Industry group criticises 'environmental deregulation'
Despite fears expressed by the industry lobby, EIC, over the potential impact of "environmental deregulation" on air quality, the Government reports notable achievements by the UK in reducing carbon dioxide emissions. In this special LAWE air quality review we feature the NPL operated Heavy Metals Monitoring Network (page 28) and report on advances in monitoring equipment (page 29)
The Environmental Industries Commission (EIC), the industry lobby, has voiced concern over what it claims would be the "biggest ever environmental deregulation" which could be outcome of Government plans to review whether air pollution controls on thousands of polluting factories and industrial processes should be removed in the name of "better regulation".
The proposal was made in papers submitted to DEFRA's Industrial Pollution Liaison Committee which met on 13 July.
EIC claims that such a move would be the UK's biggest ever exercise in deregulation of environmental standards, potentially leading to increased emissions of dioxins, particulates, ammonia, lead, cadmium and other dangerous pollutants.
Under the 1990 Environmental Protection Act2 air pollution from 17,000 factories is controlled by local authorities (a regime known as LAPPC). The Act put in place the concept of Best Available Techniques Not Entailing Excessive Cost (BATNEEC) so that pollution control standards would constantly improve over the years as technology developed.
The Government's "Better Regulation Review" of whether these factories should be deregulated (provided controls are not required under EU law), covers as many as 5,000 processes in sectors including metal foundries, bulk cement and bitumen and tar processes. Pollutants from these factories include, for example, dioxins, dust (particulates), and lead.
Adrian Wilkes, Environmental Industries Commission Chairman, commented: "Defra's proposal threatens to roll back a cornerstone of environmental protection in the UK and leave tens of thousands of people breathing higher levels of dangerous pollutants. It would be the biggest ever environmental deregulation initiative in this country, reversing a decade of tightening controls on industrial pollution.
"Ministers need to act urgently to stop Departments misinterpreting the sensible 'Better Regulation' agenda to cut red tape as an instruction to look for opportunities to de-regulate - cutting away at the framework of environmental protection that has been painstakingly built up to protect public health and improve our quality of life," he added.
DEFRA has, in line with the Government's Better Regulation Action Plan, launched by the Chancellor on 24 May, set itself a target of 25% reduction in red tape burdens of regulation. However, the EIC says that these initiatives are focused on reducing administrative burdens, not the actual public interest policy objective of tackling pollution and improving health and quality of life.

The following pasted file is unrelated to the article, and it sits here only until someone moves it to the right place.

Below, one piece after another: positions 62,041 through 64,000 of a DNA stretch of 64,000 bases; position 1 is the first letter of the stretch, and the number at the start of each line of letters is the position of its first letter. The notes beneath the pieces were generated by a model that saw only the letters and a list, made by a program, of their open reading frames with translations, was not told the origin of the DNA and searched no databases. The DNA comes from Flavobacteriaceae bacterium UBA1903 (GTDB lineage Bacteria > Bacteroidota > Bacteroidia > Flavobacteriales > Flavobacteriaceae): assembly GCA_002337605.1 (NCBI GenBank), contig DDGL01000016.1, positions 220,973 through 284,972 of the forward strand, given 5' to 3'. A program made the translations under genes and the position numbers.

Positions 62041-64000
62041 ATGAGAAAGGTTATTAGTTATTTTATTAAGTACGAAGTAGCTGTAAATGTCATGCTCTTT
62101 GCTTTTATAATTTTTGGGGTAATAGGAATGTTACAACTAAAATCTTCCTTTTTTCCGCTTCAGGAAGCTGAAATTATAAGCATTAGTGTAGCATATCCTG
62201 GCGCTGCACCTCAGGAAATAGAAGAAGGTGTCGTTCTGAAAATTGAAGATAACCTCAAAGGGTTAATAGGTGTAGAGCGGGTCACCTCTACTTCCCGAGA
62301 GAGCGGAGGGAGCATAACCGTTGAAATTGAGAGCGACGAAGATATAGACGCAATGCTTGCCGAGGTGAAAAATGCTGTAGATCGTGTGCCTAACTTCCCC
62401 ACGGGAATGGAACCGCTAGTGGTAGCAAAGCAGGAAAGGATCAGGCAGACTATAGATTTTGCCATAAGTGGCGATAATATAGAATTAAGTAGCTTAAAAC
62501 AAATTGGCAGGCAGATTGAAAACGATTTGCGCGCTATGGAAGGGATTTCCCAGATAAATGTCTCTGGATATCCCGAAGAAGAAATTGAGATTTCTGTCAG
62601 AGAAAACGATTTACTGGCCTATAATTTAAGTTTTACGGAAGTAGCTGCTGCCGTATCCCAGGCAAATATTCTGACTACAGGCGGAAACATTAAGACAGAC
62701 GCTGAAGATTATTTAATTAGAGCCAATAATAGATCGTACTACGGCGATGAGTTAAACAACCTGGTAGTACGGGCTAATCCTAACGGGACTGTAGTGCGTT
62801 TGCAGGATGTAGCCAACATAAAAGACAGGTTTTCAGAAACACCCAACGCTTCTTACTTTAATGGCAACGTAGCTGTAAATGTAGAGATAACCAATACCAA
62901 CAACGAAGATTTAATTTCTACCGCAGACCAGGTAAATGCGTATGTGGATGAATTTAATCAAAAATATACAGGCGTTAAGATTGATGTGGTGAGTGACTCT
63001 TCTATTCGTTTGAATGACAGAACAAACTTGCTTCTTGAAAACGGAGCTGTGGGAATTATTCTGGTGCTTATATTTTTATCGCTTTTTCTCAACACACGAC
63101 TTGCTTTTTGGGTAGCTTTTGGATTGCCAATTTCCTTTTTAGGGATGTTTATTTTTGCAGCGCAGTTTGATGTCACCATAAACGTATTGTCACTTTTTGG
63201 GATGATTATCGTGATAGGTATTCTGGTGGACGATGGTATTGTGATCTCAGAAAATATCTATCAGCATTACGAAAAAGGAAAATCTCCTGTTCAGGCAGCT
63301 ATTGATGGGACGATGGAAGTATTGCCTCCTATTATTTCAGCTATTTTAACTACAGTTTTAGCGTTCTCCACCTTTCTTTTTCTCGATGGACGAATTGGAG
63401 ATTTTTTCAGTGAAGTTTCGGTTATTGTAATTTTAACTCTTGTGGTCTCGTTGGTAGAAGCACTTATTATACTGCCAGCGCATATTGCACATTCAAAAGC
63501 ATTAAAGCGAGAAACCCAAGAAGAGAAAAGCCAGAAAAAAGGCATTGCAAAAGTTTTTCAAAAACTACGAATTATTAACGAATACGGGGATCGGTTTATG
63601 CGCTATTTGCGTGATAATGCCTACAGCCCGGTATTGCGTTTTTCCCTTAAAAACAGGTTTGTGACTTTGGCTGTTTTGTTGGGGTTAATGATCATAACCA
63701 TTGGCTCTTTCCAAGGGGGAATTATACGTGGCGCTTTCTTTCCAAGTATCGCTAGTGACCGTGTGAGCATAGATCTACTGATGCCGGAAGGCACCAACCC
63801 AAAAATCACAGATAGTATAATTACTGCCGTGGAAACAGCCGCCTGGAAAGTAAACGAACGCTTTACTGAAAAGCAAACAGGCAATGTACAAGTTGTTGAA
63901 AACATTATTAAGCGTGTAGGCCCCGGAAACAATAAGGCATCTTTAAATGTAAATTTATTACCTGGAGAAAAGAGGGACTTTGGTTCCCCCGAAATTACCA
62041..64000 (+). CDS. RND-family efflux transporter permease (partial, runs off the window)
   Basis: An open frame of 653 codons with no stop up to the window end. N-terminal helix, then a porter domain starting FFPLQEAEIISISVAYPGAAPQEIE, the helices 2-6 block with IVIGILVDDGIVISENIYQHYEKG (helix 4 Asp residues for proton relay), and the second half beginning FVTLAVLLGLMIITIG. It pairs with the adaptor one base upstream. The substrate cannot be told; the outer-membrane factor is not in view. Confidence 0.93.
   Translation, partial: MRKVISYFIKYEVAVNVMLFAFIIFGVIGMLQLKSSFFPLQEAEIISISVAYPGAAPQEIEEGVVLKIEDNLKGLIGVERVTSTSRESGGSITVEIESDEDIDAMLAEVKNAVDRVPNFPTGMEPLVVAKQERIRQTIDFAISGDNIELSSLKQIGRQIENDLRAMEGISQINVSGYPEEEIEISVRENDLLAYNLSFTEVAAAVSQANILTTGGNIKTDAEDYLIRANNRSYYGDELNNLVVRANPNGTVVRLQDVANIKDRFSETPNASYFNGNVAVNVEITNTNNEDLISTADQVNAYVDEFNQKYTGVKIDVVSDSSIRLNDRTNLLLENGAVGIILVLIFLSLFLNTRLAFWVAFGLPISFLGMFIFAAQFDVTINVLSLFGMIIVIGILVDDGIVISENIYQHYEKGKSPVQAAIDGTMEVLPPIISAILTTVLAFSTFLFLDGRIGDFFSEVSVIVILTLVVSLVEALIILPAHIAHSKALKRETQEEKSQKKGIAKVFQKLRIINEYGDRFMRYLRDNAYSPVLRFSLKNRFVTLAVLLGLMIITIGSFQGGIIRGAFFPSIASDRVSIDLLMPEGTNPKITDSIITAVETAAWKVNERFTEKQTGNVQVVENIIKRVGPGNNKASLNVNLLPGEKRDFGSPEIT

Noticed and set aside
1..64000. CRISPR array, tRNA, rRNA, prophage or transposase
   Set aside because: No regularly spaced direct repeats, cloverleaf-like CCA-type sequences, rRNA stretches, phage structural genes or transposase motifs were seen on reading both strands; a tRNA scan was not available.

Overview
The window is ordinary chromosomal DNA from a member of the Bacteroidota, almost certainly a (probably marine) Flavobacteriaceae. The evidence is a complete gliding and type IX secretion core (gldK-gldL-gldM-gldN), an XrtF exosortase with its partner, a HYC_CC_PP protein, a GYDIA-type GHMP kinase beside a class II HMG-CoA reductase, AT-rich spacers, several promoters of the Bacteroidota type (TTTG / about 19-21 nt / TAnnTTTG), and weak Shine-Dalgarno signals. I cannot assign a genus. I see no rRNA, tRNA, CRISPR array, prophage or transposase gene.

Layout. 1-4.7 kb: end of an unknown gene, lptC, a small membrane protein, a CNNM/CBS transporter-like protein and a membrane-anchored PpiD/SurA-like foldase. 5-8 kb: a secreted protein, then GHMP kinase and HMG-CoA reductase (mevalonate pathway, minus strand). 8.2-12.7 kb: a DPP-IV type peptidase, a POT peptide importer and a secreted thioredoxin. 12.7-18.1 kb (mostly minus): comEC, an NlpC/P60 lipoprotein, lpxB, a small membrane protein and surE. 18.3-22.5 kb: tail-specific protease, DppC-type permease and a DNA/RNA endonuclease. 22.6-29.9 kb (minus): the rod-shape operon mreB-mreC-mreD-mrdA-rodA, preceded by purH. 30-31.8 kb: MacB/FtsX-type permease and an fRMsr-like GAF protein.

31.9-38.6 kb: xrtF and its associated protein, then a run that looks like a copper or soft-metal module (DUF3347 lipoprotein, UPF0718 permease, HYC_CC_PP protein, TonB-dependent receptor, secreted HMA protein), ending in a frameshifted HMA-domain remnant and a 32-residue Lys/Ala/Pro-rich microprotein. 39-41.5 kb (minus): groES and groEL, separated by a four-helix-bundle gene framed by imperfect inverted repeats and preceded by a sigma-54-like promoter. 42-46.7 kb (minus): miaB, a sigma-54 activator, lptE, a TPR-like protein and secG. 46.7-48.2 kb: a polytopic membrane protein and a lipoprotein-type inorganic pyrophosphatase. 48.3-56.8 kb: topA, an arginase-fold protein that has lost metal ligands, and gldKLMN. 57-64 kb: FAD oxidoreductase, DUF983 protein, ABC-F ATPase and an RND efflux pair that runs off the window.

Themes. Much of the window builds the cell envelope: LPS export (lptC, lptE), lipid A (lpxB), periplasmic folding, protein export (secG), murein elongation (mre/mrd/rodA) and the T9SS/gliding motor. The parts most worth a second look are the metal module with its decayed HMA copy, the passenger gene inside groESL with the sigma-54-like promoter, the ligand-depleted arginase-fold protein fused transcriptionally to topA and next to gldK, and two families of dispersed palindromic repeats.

The lobby argues that the effectiveness of the LAPPC regime is already weakened by problems with enforcement which were the subject of a critical audit last year commissioned by DEFRA. In presenting the findings of the audit the Minister responsible, Lord Whitty, concluded, "The situation is clearly very patchy, which can neither be good for environmental protection nor for the efficient and effective use of resources".
The EIC also says: "DEFRA's new review also seems to ignore some recent research findings. A recent report for DEFRA's Air Quality Export Forum concluded that "there is evidence that short and long-term exposure to particulate matter causes respiratory and cardiovascular illness and even death." It also concludes we are not on track to meet EU legal limits for particulates in 2005 and 2010.
The commission also cites another (independent) study ("An Evaluation of the Air Quality Strategy" by AE Technology for Defra, published in December 2004, which, it says has shown that policies to reduce air pollution "have been extremely cost effective" with "extremely large benefits in reducing health and environmental impacts of air pollution". Benefits were calculated to be as high as £68 billion (over 1990-2001) - compared to costs of just £5 billion.
Industry cuts CO2 emissions
The Government has recently announced more positive news on the environment that will not attract criticism from the business community. DEFRA figures show that British industry last year cut by 14.4 million tonnes the amount of carbon dioxide it releases into the atmosphere, more than double the target set by government.
Major manufacturers and companies who are big users of energy reduced their 2004 emissions of CO2, the main "greenhouse gas" responsible for climate change, by 8.9 million tonnes more than the minimum signed up to under Climate Change Agreements (CCAs).
The Government has also launched a consultation on its proposals on emissions trading for 2008-2012 covering the second phase of the EU Emissions Trading Scheme (EU ETS). This phase coincides with the first Kyoto commitment period.
The consultation seeks views on the possible extension of the Scheme to cover more emissions from sectors including offshore flaring, foundries, glass, gypsum, rock wool, steelworks and petrochemicals. Comments are sought on allocation of carbon allowances, on the use of auctioning, benchmarks, the treatment of combined heat and power plants and new entrant and closure rules. It also asks for comments on issues related to the use of project credits and treatment of small installations.
The consultation is in two parts with comments due on Part A by 13 September and Part B by 27 September 2005.
Further information is available at